Josh Cooley, whose directorial credits include The Incredibles, Cars and Up, has beautifully guided the entire film. The excellent screenplay is by Stephany Folsom and Andrew Stanton (with a total of eight people credited with “story by”). The literally hundreds of artists who worked on the picture have contributed to an emotionally seamless and visually stunning whole.

If the ending doesn’t pack quite the emotional punch of Toy Story 3, it is still wholly satisfying, bringing to a close a classic and heartfelt odyssey. While perhaps not perfect, Toy Story 4 comes pretty close.

Rated G, Toy Story 4 is now playing in local theaters.

Mindy Kaling and Emma Thompson in a scene from the movie. Photo courtesy of Amazon Studios

By Jeffrey Sanzel

Fans of Mindy Kaling, best known for “The Office” and “The Mindy Project,” have been flocking to theaters to see her debut as feature writer for “Late Night,” a by-the-numbers comedy that takes on the issue of diversity in the workplace and makes its statement with a connect-the-dots expectation. Directed by Nisha Ganatra, there are no surprises but it still makes for an enjoyable hour and 45 minutes.

Emma Thompson in a scene from ‘Late Night’

Emma Thompson plays legendary late-night talk show host Katherine Newbury whose ratings have been slipping. She has surrounded herself with an all-male, all-white staff and is described as a “woman who hates women.” In response to this, she gives her long-suffering producer Brad (a wonderful Denis O’Hare) the task of hiring a woman. Through slightly unbelievable machinations, he brings on chemical plant worker Molly (Mindy Kaling) to the writing staff.  

Instead of a true examination of hiring practices, what ensues is humorous but contrived as Molly is first ostracized and then embraced by the team. There are occasional edgy moments – including Molly writing a topical and controversial monologue joke – but these risks are few. For the most part, it adheres to traditional comedy tropes, including an ill-fated and unnecessary romantic entanglement that feels incomplete. (There is a sense throughout the film that a good deal ended up on the cutting room floor as certain ideas and conflicts are introduced but not seen to conclusion.)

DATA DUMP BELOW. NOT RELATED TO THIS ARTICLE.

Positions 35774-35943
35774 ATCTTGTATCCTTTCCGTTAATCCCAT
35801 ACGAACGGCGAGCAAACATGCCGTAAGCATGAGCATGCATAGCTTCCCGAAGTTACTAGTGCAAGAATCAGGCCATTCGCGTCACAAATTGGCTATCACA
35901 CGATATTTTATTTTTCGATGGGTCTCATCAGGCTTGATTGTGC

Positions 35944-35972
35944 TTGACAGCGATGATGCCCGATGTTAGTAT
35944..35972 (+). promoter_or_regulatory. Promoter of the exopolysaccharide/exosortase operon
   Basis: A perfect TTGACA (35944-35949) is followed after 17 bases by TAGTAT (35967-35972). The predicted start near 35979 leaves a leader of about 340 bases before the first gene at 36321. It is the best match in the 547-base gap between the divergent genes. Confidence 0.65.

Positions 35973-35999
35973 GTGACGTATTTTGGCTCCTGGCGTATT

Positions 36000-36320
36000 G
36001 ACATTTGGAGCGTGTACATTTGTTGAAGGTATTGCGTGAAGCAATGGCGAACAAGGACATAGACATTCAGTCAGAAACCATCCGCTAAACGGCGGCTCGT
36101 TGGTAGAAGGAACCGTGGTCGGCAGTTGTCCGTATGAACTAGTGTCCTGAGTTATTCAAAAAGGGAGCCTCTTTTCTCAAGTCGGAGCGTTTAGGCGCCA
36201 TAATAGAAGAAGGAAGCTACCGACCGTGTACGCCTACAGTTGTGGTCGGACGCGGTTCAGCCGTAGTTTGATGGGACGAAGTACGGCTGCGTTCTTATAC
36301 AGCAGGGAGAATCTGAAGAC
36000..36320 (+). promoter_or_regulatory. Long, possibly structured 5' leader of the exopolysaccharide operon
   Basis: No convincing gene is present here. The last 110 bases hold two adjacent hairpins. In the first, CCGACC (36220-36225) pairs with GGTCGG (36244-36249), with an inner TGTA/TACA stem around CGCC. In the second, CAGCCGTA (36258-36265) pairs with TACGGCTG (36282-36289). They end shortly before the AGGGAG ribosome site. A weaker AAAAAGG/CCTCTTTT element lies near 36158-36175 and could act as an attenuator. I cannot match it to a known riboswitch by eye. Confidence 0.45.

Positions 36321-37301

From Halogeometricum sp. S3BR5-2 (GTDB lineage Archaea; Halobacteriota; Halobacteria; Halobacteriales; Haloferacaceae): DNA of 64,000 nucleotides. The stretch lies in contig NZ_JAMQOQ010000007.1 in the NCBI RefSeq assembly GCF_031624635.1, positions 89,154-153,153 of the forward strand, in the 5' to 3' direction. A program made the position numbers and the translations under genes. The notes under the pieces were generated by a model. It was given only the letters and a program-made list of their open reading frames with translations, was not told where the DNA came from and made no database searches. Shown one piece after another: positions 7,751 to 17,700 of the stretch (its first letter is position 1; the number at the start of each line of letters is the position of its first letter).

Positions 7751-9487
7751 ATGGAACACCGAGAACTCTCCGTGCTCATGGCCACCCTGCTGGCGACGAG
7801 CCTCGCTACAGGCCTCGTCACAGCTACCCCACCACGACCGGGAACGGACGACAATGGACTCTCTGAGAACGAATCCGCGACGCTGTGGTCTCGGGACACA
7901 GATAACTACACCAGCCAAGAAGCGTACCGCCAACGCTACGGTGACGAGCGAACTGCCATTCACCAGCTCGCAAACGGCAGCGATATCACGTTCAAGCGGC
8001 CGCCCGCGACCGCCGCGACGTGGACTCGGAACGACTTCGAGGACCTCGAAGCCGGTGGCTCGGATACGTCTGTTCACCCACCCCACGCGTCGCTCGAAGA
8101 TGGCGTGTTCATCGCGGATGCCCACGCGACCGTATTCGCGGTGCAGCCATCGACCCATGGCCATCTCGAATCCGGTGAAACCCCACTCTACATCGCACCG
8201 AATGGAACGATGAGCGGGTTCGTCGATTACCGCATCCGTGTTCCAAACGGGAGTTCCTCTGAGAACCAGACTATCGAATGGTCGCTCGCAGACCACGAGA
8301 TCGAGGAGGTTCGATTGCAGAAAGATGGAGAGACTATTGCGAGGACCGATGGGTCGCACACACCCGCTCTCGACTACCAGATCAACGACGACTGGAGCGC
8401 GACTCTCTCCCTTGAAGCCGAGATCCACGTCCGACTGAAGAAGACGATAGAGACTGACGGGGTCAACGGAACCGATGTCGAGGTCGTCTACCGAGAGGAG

The first turning point is when Katherine discovers she is going to be replaced by a mainstream and extremely coarse comedian Daniel Tennant (Ike Barinholtz, a subtle performance that avoids caricature). With this impetus, she goes to war with the head of the network Caroline Morton (Amy Ryan, saddled with a two-dimensional character). With Molly’s wide-eyed, aw-shucks guidance, Katherine begins to reinvent herself.

Minday Kaling in a scene from ‘Late Night’

Emma Thompson, one of the greatest and most versatile actors, creates a delightful monster of a boss. She never talks to her writers and doesn’t even bother to learn their names. When forced into a room with them, she gives them numbers. This is not done with cruelty but rather by someone who cannot be bothered with the people beneath her. Of course, in a comedy of this nature, she gradually learns to appreciate them.

Thompson’s depth is best shown when interacting with her ill husband Walter (a touching John Lithgow) and in an impromptu performance at a hole-in-the-wall benefit downtown. In the latter scene, the audience can see her pondering the mortality of her career.

Kaling is Thompson’s co-star and conscience. She is also “Late Night’s” writer and producer, which perhaps explains some of the weaknesses. As an actor, Kaling is a personality performer. There is no genuine complexity in her work but she is comfortable in her persona. She is watchable but, unlike with Thompson, as a presence, she is not transformative.